South Africa’s top scientists have been put in charge of manufacturing 10,000 ventilators by June
- The South African Radio Astronomy Observatory will manage the development and production of 10,000 ventilators by the end of June, in line with government’s National Ventilator Project.
- The country only has 6,000 ventilators, and officials worry that this will not be enough to cope with the expected spike in severe Covid-19 patients, many of whom will require assisted breathing
- The team, which headed up South Africa's successful bid to host the world’s largest radio telescope and built the country’s 64-dish MeerKAT, is “amongst the best system engineers and system integrators in the country.”
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The South African Radio Astronomy Observatory (SARAO) will manage the development and manufacturing process for the government’s National Ventilator Project, according to documents seen by Business Insider South Africa.
South Africa currently has about 6,000 ventilators – 4,000 in private hospitals and 2,000 in public ones – and officials fear that this will not be sufficient if or when the country sees a spike in severe Covid-19 cases. The country has the largest number of people living with HIV in the world, 60% of whom have TB. Scientists and health officials worry that this might make them particularly vulnerable to Covid-19, which attacks the respiratory system.
The National Ventilator Project aims to produce 10,000 ventilators by the end of June, using readily available parts or components that can be made locally. Driven by the Department of Trade, Industry and Competition, the project called proposals for a non-invasive ventilator solution, filled with pressurised air and oxygen. Clinicians believe that this system, which will not require electricity to pump air into patients’ lungs, will be able to treat the majority of hospitalised cases.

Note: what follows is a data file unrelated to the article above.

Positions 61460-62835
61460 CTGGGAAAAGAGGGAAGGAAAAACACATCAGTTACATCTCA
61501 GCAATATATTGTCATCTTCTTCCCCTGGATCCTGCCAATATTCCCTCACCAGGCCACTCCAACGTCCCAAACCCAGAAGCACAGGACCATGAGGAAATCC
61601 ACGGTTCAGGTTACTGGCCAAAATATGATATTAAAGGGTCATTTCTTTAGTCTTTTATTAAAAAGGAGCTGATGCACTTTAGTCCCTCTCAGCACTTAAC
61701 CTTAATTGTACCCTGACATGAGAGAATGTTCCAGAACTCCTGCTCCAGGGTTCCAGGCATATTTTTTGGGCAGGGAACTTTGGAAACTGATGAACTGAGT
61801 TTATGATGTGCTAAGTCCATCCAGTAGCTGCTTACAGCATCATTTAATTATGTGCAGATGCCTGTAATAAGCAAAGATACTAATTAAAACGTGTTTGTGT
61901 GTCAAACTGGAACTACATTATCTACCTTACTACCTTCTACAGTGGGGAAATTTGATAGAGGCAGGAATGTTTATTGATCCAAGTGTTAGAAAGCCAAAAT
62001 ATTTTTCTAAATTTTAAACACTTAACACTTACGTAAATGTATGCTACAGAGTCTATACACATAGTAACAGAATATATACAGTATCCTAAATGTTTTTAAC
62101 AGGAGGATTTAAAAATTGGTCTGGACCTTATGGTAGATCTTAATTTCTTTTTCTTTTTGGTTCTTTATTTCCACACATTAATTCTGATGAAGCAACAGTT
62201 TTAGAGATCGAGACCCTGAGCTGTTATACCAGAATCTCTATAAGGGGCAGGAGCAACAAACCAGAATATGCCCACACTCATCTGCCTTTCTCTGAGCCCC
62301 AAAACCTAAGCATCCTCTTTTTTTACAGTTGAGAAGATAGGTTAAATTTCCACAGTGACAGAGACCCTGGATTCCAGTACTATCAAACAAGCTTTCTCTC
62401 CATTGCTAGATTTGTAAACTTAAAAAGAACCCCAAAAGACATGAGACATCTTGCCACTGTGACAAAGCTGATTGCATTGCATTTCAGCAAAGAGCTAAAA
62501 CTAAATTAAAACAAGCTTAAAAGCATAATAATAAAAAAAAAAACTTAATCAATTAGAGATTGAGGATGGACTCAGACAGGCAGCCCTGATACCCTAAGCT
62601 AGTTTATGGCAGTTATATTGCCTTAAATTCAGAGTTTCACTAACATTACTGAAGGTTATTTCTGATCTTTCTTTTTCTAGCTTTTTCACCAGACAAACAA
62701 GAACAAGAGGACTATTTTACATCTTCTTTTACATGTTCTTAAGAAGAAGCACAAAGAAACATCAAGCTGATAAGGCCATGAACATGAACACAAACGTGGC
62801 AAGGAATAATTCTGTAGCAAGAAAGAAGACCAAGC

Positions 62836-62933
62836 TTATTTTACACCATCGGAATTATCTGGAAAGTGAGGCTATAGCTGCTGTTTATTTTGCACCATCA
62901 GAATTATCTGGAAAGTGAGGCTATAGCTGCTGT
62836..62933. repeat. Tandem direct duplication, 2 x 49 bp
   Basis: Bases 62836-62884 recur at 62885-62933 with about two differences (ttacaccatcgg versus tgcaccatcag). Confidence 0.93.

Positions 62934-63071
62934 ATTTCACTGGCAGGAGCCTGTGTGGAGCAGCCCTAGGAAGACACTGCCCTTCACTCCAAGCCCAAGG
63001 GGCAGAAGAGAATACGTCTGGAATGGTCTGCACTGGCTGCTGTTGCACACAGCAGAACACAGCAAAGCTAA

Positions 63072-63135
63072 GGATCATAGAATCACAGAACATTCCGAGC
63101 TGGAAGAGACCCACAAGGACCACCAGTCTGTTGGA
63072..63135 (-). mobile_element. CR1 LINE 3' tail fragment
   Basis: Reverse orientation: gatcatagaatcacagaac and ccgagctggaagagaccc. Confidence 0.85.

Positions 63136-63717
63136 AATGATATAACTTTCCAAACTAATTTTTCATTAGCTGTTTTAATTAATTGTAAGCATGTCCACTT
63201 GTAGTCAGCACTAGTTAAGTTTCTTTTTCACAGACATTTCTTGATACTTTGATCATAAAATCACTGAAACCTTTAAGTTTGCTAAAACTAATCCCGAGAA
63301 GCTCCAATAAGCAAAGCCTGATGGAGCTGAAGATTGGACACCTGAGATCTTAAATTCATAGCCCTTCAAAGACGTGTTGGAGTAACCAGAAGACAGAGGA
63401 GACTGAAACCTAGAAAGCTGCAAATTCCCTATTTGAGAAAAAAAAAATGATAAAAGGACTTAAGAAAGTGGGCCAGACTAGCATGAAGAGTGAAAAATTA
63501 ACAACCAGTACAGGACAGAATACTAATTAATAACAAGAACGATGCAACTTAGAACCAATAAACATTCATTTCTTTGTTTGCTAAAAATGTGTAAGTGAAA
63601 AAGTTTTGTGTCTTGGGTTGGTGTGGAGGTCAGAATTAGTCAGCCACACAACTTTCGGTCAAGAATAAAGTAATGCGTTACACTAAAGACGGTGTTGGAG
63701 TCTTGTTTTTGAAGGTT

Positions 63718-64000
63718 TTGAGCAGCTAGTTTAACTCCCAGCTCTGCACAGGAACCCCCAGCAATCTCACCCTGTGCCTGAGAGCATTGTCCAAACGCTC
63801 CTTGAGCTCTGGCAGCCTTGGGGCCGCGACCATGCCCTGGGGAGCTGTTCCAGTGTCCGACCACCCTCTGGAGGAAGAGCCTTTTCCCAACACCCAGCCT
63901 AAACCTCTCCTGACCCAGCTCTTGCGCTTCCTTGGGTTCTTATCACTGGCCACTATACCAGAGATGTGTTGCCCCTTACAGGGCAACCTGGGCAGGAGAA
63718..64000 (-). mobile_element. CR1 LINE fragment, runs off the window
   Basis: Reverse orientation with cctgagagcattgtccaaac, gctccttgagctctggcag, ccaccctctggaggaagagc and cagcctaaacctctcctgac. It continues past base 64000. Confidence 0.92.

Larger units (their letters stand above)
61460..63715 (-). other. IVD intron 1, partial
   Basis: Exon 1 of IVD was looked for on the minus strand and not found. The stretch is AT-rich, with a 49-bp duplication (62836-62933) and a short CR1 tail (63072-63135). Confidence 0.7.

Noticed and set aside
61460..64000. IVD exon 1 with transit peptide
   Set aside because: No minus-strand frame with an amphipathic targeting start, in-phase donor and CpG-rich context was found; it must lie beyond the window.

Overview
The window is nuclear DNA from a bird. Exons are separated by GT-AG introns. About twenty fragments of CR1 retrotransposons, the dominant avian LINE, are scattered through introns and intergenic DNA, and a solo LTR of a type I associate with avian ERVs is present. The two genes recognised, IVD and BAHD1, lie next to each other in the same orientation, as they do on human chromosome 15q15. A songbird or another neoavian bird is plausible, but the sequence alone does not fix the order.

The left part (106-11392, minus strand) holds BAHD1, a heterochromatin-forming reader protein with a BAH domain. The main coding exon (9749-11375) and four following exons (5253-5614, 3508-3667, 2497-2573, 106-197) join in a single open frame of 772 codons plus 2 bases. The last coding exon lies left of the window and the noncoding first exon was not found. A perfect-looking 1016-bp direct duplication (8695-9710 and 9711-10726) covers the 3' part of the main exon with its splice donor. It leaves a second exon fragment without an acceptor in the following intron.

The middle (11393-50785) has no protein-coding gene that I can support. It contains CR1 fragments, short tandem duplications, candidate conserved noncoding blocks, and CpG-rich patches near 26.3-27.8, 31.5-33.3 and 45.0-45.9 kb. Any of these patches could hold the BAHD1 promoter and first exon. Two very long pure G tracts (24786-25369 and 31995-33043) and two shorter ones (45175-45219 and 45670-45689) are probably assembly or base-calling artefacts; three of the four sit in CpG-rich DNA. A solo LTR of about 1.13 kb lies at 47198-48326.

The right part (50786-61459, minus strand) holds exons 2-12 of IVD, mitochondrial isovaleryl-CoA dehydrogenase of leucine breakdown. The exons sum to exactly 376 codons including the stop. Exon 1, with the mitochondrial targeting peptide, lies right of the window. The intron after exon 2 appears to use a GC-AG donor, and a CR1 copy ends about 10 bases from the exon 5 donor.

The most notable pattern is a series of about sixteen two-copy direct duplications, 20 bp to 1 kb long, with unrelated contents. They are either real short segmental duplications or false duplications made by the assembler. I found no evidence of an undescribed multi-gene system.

In a letter to observatory director Rob Adam, trade and industry minister Ebrahim Patel says that the government has been "inundated" by companies and individuals proposing solutions to a future ventilator shortage.
He mandated SARAO with overseeing the development and manufacturing of ventilators "based on the experience they have gained in development of complex systems for the MeerKAT radio telescope".
The SARAO team will work with Bernie Fanaroff, who headed up South Africa’s successful bid to host the Square Kilometre Array (SKA). Fanaroff – Patel’s facilitator for the department’s steel and metal fabrication master plan – will engage with industry on the matter, Patel says.
The SKA, when built, will be the largest radio telescope on Earth, with dishes in South Africa and Australia. Members of the SARAO ventilator team were pivotal in South Africa’s successful bid to host the telescope, and oversaw the development and construction of its 64-dish MeerKAT telescope.
Philippa Rodseth, executive director of voluntary industry body Manufacturing Circle and chair of the NVP steering committee told Business Insider, "Manufacturing ventilators according to a fit-for-purpose specification is something we can do as a country. We have the skills, the production capacity, and we need to apply our energy and resources into something that is fit for purpose."
"If we have the skills that put the MeerKAT together, why can’t we use them to put together medical capacity?"
SARAO members "are amongst the best system engineers and system integrators in the country", Fanaroff says.
"The lessons we learned in designing and industrialising complex systems in a very efficient way [for MeerKAT] allows SARAO engineers to work through a large number of options and designs in a very short time."
The National Ventilator Project plans to start manufacturing ventilators by the end of April.
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